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How to treat sudden cardiac arrest, opioid overdose

An unconscious patient, with absent or ineffective breathing, may be in sudden cardiac arrest or have overdosed on an opioid; here’s how to assess and treat the patient

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Naloxone kits as distributed in British Columbia, Canada.

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Death from sudden cardiac arrest and opioid overdose are both major public health problems in the United States. Out-of-hospital cardiac arrest, where there is a sudden loss cardiac function caused by a dysrhythmia, affects approximately 356,000 people in the United States each year and has a national survival rate of 10 percent [1]. Bystander CPR, public access to defibrillators and high-quality CPR quality greatly improve a patient’s chance of survival from sudden cardiac arrest.

Opioid overdose caused more deaths in 2012 than motor vehicle collisions in the United States among people 25 to 65 years old [1]. Approximately 28,000 people died from opioid overdose in 2014, and deaths from heroin overdose tripled between 2010 and 2014 [2]. In response to the growing opioid epidemic, the antidote naloxone is increasingly available at the BLS and emergency medical responder level and at some public locations along with AEDs.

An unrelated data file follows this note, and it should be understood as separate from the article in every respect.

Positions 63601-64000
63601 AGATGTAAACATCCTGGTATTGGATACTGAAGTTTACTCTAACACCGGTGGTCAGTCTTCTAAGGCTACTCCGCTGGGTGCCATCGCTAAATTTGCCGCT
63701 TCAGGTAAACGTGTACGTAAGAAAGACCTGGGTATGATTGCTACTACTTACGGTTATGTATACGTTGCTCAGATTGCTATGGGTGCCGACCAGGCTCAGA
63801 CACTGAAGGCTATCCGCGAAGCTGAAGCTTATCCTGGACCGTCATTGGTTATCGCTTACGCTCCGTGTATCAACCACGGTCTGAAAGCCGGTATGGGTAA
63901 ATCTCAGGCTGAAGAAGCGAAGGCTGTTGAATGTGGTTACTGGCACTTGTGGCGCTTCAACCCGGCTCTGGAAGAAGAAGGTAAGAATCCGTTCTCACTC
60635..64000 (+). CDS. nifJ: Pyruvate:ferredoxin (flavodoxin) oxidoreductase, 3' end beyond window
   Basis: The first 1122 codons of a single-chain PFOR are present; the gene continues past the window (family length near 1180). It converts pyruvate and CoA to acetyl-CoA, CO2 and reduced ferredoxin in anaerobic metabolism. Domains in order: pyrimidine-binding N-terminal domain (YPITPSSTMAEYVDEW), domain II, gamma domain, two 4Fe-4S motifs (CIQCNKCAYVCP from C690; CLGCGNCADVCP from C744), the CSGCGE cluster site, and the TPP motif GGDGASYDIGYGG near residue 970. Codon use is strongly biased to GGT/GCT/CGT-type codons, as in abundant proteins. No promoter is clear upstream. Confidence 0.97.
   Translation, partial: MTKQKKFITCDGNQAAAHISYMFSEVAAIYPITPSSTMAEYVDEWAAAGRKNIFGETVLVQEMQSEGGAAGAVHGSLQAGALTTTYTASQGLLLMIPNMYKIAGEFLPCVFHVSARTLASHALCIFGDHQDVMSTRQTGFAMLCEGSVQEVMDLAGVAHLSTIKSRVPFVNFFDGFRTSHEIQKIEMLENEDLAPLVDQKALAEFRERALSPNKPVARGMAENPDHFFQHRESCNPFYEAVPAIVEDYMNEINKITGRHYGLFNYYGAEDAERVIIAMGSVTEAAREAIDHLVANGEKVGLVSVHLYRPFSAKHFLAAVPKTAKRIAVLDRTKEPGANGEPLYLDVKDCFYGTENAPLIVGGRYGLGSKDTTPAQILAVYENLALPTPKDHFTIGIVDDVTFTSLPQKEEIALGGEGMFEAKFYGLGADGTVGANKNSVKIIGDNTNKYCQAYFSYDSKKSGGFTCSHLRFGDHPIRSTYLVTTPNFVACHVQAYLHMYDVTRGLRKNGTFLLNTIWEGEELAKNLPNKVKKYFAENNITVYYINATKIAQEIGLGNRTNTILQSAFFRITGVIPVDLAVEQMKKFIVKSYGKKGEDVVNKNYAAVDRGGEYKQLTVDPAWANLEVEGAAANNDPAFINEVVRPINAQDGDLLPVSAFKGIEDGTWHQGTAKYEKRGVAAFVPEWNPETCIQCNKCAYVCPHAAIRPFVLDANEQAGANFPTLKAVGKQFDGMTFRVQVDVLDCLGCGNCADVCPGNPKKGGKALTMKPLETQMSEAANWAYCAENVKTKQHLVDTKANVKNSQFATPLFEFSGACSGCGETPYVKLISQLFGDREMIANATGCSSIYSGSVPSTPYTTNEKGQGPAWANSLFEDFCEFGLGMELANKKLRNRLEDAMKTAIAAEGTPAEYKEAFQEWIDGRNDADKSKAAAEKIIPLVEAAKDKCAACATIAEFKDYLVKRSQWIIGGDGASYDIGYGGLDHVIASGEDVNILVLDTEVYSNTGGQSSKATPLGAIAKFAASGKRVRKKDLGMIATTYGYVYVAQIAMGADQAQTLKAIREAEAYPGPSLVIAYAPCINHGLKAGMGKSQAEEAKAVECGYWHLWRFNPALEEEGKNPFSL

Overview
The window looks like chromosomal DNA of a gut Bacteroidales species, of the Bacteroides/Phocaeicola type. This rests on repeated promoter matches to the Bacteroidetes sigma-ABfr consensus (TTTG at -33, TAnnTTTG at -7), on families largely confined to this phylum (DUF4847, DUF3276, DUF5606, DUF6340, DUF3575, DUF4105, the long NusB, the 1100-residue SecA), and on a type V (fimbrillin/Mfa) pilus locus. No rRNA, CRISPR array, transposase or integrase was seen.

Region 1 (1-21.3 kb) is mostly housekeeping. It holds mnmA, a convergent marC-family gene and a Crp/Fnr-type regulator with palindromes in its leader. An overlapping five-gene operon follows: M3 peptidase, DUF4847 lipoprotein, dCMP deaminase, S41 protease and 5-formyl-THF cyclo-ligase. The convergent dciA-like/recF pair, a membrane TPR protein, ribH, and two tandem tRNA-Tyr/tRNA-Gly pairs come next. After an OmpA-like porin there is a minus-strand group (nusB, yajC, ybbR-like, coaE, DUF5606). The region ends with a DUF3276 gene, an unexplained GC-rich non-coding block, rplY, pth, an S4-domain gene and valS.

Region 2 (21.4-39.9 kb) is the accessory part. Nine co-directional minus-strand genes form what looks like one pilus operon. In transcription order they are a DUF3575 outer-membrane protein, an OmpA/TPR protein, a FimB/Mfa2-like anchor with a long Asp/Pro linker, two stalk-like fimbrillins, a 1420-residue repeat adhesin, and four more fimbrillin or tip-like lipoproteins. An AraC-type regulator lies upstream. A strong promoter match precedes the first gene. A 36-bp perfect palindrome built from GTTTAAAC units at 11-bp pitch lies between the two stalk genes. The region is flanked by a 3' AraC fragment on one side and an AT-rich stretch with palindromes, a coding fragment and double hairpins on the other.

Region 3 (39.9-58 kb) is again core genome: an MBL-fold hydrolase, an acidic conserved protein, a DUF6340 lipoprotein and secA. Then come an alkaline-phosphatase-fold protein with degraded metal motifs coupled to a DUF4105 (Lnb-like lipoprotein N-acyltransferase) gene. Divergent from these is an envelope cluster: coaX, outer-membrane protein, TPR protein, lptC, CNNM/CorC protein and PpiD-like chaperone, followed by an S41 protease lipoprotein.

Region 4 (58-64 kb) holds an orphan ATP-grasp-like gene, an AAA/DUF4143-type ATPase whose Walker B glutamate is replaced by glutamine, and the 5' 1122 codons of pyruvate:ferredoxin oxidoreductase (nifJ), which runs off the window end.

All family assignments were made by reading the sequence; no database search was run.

EMS providers and first responders must make several critical decisions when called for a patient who is unconscious with ineffective breathing. Here are five things to identify and manage patients in sudden cardiac arrest or in respiratory compromise from an opioid overdose.

1. Cardiac arrest is primarily a circulatory problem and opioid overdose is primarily a respiratory problem

Sudden cardiac arrest in adults is caused by the abrupt loss of heart function, usually from ventricular fibrillation, and is brought on by a myocardial infarction or other preexisting dysrhythmia. CPR can restore circulation to vital organs during cardiac arrest, and defibrillation can terminate ventricular fibrillation, allowing normal heart electrical function to resume. The chance of survival decreases with each minute delay of chest compressions and defibrillation.